In this acerbic, eminently quotable book, humorist Roy Blount Jr.—who was raised in the South but now makes his home in Massachusetts—focuses on his own dueling loyalties across the great American divide. Scholarly, raunchy, biting, and affable, Roy takes on topics ranging from chicken fingers to yellow dog Democrats to Elvis’s toes, as well as sharing some experiences of his own: chatting with Ray Charles, meeting an Okefenokee alligator, imagining Faulkner’s tennis game, and being swept up, sort of, in the filming of Nashville. His yarns, analyses, and flights of fancy transcend all standard shades of Red, Blue, and in between.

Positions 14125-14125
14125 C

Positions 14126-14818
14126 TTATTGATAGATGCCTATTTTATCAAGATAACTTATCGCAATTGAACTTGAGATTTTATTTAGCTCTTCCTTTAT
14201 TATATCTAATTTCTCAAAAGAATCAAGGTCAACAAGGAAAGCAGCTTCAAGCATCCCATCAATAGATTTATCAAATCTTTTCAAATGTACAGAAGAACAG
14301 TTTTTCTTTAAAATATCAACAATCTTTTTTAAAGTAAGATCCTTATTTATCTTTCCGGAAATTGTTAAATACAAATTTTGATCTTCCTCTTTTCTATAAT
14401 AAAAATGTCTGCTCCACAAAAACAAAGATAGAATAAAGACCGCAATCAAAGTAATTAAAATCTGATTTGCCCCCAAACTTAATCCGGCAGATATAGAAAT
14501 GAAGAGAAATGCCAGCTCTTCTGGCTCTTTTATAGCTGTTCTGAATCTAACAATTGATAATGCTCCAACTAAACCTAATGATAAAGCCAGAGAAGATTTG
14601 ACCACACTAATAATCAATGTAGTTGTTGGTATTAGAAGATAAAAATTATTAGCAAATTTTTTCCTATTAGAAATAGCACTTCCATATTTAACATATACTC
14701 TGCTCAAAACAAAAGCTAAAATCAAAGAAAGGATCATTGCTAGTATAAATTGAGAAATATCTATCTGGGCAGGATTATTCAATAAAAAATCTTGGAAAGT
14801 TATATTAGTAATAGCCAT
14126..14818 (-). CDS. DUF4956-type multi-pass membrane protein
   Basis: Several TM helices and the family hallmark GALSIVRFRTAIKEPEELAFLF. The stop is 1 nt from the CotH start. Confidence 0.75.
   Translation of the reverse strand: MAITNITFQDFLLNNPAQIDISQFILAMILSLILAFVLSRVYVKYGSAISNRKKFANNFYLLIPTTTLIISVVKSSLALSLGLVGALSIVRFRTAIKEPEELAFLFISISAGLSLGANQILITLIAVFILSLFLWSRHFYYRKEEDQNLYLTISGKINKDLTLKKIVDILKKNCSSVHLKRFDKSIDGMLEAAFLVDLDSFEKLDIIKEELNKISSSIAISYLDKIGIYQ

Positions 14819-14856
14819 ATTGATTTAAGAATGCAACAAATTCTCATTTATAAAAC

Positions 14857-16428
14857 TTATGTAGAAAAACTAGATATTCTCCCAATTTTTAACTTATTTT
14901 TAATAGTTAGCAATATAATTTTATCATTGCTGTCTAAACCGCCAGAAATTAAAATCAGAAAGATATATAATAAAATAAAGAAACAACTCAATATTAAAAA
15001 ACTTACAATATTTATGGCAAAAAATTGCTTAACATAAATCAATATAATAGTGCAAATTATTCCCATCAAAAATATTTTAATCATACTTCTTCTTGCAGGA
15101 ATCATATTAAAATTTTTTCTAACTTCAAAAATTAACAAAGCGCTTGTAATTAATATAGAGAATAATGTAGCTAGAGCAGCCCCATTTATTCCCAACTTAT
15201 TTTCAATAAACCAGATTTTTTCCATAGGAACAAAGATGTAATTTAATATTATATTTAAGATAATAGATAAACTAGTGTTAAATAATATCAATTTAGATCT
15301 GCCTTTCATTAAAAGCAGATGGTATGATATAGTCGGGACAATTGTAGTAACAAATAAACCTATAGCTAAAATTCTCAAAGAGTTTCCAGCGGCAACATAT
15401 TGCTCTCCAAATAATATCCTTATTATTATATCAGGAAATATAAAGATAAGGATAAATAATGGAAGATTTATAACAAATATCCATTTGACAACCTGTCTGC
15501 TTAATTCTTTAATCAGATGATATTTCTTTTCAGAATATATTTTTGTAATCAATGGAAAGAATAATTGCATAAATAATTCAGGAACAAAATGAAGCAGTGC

Maybe Blount’s sidesplitting, irreverent musings won’t end our tacit Civil War at long last, but they do clarify, or aptly complicate, divisive delusions on both sides of the longstanding national rift. Long Time Leaving is a comic ode to American variety and a droll assault on complacency both North and South—a glorious union of diverse pieces reshaped and expanded into an American classic, from one of the most definitive and esteemed humorists of our time.